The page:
The obligatory Kim thread

ForumKipling wasn't (just!) an imperialist

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The obligatory Kim thread

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1thorold
Mrz. 30, 2010, 1:04pm

So, what do we think about Kim, the Zam-Zammah among Kipling's novels?

I know there are people who see it as one of the great novels of all time, and re-read it religiously at fixed intervals; others who despise it as rank imperialist propaganda. I suspect that most of us are somewhere in between the two. Even the late Edward Said (in the introduction to the Penguin Modern Classics edition) admitted, grudgingly, that he liked it, even though he despised everything it stood for (I paraphrase, of course!).

I like it a lot, and I've read it a number of times, but I wouldn't quite put it on my desert island shortlist. It is tremendously entertaining, there are some wonderful characters and descriptions, but it has all sorts of weaknesses. There's the whole business of Kim's special destiny, which always strikes me as one of the most culpably racist things in Kipling. And all that wishy-washy Buddhist mystical stuff at the end...

2varielle
Mrz. 30, 2010, 2:16pm

I've never read the story, but when I was a kid I thought Kim was the greatest movie ever made. I'm not sure how closely it followed the story. It might have been the last movie Errol Flynn ever made or close to it. It came on American Movie Classics a while back so I decided to sit down and watch again after 40+ years. It still holds up as a pretty darn good movie.

3willgrstevens
Mrz. 30, 2010, 3:42pm

#1 thorold - There's nothing for me to say; you've summarised my own experience of the book, and my own feelings about it. Talk about killing a discussion stone dead .....!

4thorold
Mrz. 30, 2010, 4:10pm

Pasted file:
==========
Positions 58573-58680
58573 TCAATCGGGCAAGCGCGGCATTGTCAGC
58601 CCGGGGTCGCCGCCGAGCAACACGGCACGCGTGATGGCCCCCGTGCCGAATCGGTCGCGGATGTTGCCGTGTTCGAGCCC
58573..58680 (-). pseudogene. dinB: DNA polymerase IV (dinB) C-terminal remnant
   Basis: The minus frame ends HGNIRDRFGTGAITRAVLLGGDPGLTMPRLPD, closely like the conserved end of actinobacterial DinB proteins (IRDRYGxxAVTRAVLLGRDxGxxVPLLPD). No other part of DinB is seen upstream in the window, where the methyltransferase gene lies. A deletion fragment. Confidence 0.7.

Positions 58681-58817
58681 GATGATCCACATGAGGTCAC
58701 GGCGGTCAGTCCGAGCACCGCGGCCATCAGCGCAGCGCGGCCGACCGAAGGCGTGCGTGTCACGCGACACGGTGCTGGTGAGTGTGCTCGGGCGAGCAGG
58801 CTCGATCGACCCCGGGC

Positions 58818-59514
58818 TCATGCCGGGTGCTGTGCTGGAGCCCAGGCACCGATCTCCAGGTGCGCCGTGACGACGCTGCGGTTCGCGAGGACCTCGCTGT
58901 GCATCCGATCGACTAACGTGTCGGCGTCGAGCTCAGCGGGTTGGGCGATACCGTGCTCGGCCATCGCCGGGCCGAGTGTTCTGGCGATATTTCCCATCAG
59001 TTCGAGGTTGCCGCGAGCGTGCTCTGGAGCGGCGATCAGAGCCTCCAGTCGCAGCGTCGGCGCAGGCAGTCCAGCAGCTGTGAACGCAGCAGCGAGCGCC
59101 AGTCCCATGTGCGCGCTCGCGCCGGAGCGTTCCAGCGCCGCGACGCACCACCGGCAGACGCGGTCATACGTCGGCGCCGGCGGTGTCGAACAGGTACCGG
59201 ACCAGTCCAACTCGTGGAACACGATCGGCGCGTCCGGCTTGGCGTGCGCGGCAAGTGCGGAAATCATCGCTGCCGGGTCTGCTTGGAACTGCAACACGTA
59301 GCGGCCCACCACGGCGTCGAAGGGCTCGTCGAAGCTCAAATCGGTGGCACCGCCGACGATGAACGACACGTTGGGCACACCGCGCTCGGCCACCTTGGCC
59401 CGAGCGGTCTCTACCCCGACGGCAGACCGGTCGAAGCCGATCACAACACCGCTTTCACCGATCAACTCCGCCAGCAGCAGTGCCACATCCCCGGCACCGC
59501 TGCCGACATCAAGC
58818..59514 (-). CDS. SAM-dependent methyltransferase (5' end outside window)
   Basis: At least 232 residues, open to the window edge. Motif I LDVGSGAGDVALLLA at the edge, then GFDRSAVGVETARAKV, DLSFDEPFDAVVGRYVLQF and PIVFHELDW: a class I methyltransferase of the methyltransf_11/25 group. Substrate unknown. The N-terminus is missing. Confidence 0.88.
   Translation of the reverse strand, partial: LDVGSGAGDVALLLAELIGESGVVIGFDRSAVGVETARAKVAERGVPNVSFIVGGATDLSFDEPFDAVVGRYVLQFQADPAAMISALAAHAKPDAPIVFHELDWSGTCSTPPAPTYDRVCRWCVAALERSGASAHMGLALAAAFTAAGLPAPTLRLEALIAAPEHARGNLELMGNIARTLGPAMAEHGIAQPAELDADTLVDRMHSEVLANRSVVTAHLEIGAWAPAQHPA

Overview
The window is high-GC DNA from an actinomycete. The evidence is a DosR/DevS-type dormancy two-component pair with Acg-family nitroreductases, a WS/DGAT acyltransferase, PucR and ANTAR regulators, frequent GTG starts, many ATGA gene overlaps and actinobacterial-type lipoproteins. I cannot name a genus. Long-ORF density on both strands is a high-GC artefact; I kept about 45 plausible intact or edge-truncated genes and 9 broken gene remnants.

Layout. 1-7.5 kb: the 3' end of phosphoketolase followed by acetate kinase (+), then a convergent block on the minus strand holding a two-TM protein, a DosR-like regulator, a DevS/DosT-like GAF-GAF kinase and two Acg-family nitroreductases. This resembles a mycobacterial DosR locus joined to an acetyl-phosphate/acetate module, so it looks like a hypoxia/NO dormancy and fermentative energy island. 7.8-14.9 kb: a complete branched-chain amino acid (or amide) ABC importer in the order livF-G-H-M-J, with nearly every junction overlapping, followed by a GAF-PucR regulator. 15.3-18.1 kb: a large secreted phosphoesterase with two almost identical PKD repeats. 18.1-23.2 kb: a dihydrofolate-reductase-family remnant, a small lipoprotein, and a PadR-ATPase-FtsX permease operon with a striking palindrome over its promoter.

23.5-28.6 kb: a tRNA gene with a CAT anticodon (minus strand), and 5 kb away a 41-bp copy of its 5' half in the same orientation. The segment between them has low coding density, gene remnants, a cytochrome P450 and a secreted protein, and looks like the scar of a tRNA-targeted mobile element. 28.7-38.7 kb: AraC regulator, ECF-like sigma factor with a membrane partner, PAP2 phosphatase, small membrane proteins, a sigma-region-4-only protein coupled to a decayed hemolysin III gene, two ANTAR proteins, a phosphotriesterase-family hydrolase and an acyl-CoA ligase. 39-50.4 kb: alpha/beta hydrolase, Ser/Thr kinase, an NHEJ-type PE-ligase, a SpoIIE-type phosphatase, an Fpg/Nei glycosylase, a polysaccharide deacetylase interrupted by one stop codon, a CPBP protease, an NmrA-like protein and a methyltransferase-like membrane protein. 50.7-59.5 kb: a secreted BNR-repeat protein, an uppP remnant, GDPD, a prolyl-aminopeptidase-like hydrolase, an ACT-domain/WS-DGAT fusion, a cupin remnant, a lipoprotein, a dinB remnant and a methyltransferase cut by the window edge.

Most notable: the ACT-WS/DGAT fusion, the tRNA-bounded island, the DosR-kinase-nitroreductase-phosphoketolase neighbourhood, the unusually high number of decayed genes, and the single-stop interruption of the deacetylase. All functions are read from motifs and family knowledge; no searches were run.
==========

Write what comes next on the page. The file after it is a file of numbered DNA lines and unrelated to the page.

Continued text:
5willgrstevens
Apr. 1, 2010, 4:38am

>4 thorold: Oh - sorry about that! But you got it on the nose! 'Kim' is full of good things, but it doesn't really hang together.

In fact, couldn't you argue that Kipling simply didn't have that consistent, unified view of things which a great, or even a good, novelist needs? So, realising that, he became one of the great short story writers instead?

Or is that a pretentiously, literary comment to make? I rather fear it is!

6Sandydog1
Jul. 22, 2014, 10:29pm

"it doesn't necessarily hang together"

'Spot on!

I'm currently on Chapter 14 and don't have a clue about the development of this novel. Sure, Kim is cool, an adaptable, opportunistic, lighting-fast learning teenage James Bond. But I think the plot and theme could be so much more lucid. That other Victorian Teenager story Captain's Courageous, was mach more straight-forward.

7DuncanHill
Jul. 22, 2014, 10:53pm

I first read Kim when I was 9 or 10, and I've returned to it many times over the years. When I first read it, it was a ripping yarn (schoolboys for the use of), then a few years later it was a coming-of-age story. It's also been (for me) an entry into the history of the Great Game, the start of a love of India, a meditation on identity, and a great help in times of trial.

It is my "Desert Island" book.

It's not a "Great Novel", I'm glad to say! It doesn't set out to address any particular problem, or to look deep into the heart of man, or any of that tosh. It's a story of a boy growing up, and a love-song to India.